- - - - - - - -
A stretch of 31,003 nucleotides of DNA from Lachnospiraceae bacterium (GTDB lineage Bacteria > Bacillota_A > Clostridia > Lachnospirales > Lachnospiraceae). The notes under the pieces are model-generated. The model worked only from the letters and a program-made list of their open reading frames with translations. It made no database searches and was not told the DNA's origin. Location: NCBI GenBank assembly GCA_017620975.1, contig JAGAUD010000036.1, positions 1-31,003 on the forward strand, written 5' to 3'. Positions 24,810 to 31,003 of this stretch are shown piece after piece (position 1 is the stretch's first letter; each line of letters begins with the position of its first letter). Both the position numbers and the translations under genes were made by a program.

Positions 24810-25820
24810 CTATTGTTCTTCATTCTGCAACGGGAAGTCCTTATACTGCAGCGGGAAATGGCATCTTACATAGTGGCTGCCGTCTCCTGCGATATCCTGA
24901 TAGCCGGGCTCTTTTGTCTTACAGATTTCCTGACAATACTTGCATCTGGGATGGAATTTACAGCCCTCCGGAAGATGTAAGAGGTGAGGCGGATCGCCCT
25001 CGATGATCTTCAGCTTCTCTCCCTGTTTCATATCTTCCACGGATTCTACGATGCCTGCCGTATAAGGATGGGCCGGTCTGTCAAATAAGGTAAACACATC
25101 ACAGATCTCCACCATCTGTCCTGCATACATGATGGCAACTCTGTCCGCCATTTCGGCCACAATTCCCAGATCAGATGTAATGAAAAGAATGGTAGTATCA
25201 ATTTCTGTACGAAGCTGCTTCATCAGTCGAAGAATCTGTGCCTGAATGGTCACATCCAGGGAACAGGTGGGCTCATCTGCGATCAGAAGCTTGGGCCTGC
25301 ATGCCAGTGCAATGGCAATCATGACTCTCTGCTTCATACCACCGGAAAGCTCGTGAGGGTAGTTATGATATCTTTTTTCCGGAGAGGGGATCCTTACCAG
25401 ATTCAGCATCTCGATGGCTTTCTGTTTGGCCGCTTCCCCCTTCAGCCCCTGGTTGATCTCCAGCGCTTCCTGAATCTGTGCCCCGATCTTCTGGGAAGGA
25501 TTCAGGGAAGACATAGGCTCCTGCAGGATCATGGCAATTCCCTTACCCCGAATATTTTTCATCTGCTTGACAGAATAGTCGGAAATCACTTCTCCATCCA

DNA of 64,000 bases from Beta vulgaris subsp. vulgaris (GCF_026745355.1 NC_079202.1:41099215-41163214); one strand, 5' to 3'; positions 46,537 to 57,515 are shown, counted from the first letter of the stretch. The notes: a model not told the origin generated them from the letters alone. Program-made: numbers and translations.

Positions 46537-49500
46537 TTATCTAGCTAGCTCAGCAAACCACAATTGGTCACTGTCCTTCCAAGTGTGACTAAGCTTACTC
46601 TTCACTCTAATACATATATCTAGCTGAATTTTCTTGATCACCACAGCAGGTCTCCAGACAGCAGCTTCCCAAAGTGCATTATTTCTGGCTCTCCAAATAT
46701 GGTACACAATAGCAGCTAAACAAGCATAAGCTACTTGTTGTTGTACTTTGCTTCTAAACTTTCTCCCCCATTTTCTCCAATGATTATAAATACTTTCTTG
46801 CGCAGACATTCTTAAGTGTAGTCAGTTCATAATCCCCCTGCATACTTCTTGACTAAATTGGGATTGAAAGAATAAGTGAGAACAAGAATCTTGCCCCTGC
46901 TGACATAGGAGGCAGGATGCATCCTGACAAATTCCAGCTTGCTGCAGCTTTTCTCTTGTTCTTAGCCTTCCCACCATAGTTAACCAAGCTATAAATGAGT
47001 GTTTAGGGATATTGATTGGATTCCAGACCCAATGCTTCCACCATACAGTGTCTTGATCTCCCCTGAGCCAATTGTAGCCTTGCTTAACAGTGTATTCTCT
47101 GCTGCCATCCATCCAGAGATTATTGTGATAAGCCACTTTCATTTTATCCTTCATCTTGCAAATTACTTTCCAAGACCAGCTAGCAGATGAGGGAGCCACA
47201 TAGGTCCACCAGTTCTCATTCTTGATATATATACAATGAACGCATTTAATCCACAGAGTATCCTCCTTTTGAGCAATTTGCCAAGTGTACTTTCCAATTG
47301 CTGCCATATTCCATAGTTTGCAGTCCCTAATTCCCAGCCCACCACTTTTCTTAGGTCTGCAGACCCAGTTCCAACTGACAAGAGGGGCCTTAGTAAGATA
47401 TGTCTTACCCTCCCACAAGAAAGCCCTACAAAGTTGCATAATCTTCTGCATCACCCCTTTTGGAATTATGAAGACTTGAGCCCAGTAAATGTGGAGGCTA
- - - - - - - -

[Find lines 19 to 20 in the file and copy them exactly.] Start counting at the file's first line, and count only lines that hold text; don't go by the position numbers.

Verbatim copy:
47101 GCTGCCATCCATCCAGAGATTATTGTGATAAGCCACTTTCATTTTATCCTTCATCTTGCAAATTACTTTCCAAGACCAGCTAGCAGATGAGGGAGCCACA
47201 TAGGTCCACCAGTTCTCATTCTTGATATATATACAATGAACGCATTTAATCCACAGAGTATCCTCCTTTTGAGCAATTTGCCAAGTGTACTTTCCAATTG